Busted: Furry masked marauders
Our house in suburban St. Louis stood at the end of a long driveway. On three sides, thin strips of woods almost hid surrounding houses from view during leafy seasons.
Although you could hardly call these wooded areas a forest, they provided habitat for birds and other wild critters. During our seven years there, we saw foxes, groundhogs, porcupines, chipmunks, lots of rabbits and squirrels, and even an occasional deer. But the most remarkable of our furry neighbors showed up in the carport as I drove in one night.
My encyclopedia describes the common raccoon as about 32 inches from nose to tailtip, but this one appeared to be at least that long - not counting the tail - and of almost cartoonishly vivid coloring. At first I thought Ranger Rick had come calling.
He stood upright, resting on his haunches and looking into the headlights, then vanished into the darkness of the back yard.
When I told my family about the visitor, we suspected I'd just seen the culprit who had been rummaging through our garbage. We had believed that our old-fashioned, tall, heavy, galvanized-steel cans with tight-fitting lids to be raccoon-proof. But once I described the size of this particular fellow, we reconsidered.
The boys gathered some bungee cords and secured the lids to the handles on the sides of the garbage cans. Our older son, Tom, assured me that no creature lacking an apposable thumb could remove those lids now.
Later that night, I awoke to an unusual noise that sounded suspiciously like a garbage can rolling down a hill. I got up and looked outside. In the dim light I could see one of our cans, standing upright, several yards from where we had left it. And next to it was our giant raccoon, using both front paws to fidget with the bungee cord.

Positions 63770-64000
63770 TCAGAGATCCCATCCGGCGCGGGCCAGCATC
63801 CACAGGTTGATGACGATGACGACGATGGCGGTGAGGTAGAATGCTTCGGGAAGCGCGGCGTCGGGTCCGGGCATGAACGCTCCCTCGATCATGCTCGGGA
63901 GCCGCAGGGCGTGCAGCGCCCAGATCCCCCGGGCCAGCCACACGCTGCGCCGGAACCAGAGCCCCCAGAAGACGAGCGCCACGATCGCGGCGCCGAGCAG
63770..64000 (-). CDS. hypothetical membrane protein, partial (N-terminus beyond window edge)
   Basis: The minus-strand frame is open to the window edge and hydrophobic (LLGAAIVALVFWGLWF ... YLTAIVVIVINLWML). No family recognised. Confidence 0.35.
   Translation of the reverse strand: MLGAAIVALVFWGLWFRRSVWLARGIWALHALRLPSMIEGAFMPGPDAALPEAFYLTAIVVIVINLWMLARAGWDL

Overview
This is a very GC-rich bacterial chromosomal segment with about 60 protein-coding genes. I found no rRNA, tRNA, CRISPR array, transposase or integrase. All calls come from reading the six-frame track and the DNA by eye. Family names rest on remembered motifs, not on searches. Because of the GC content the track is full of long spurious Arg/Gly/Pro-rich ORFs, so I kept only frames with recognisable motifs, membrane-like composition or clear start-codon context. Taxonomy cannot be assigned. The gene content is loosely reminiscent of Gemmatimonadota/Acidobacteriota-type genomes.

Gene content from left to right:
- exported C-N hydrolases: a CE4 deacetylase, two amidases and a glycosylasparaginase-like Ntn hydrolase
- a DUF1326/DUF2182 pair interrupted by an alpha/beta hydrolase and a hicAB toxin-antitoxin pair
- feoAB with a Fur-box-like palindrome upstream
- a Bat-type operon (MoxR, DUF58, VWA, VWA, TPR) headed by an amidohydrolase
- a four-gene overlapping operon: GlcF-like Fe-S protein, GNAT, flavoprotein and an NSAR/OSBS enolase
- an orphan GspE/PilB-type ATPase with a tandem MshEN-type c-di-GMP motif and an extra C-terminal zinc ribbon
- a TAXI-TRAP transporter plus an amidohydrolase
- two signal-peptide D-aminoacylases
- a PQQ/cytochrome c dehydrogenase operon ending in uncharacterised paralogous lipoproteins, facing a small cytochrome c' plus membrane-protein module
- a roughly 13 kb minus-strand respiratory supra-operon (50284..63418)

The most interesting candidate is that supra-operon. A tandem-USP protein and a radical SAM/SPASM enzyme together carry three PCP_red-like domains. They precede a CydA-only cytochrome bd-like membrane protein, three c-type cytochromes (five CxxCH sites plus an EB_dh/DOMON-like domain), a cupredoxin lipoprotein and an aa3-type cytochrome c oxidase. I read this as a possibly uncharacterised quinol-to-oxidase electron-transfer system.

I switched on the floodlights, hoping to scare the interloper away without waking the rest of the family. He stood still for several seconds. Then he looked up toward the side yard, where two other raccoons lurked. He seemed to be looking to them for guidance.
Apparently they gave him a thumbless thumbs-up, because the large raccoon went back to his task of trying to release the lid from the can. I watched for a while, certain that he would not succeed. Eventually one of us gave up and went back to bed.
Next morning the can stood victorious, and we saw no further evidence of these titanic critters. (My overactive imagination pictured the three woodland bandits considering their options. "It's gittin' too civilized in these-here parts," says their leader. "Time to move on out west." And they load their loot into a pilfered American Flyer and head for US 40.)
More than a year later, our neighbors to the south took a break from clearing out fallen trees and came over to chat.
As we talked about the woods, the subject of giant raccoons just naturally came up. We learned that, some months earlier, after these neighbors had experienced a rash of petty thefts, the husband had trooped down into the woods and happened upon all their missing items stashed in what he determined to be a raccoons' nest.
(My mind wandered momentarily. What do raccoons do with their booty? I pictured them with a little flea market, selling lawn toys and garden tools to their furry and feathered compatriots - their tiny kiosk set up alongside those run by crows and packrats...)
We told the neighbors of our own experience with the raccoons, remarking that we had not seen them since. "I wonder what became of them?" I mused.
"Oh, I can tell you that," said the neighbor. He said he had resolved to capture the trio and take them to a wildlife refuge. To that end, he'd had a large cage built. After hauling it home, he unloaded the cage, set it beside the car, and went into the house to change into his 'coon-hunting clothes. While inside, he heard an awful scraping noise and ran out in time to see the largest raccoon dragging the cage toward the woods while the other two watched.
"Getting them into the cage was easy!" he told us. As planned, he drove them to the refuge and released them.
Occasionally I've wondered how those little suburban bandits fared out in the wild, so far from the source of their hot merchandise. Perhaps, with the advent of wireless technology, they're trading items on eBay nowadays - thumbs not being absolutely essential for the operation of a computer.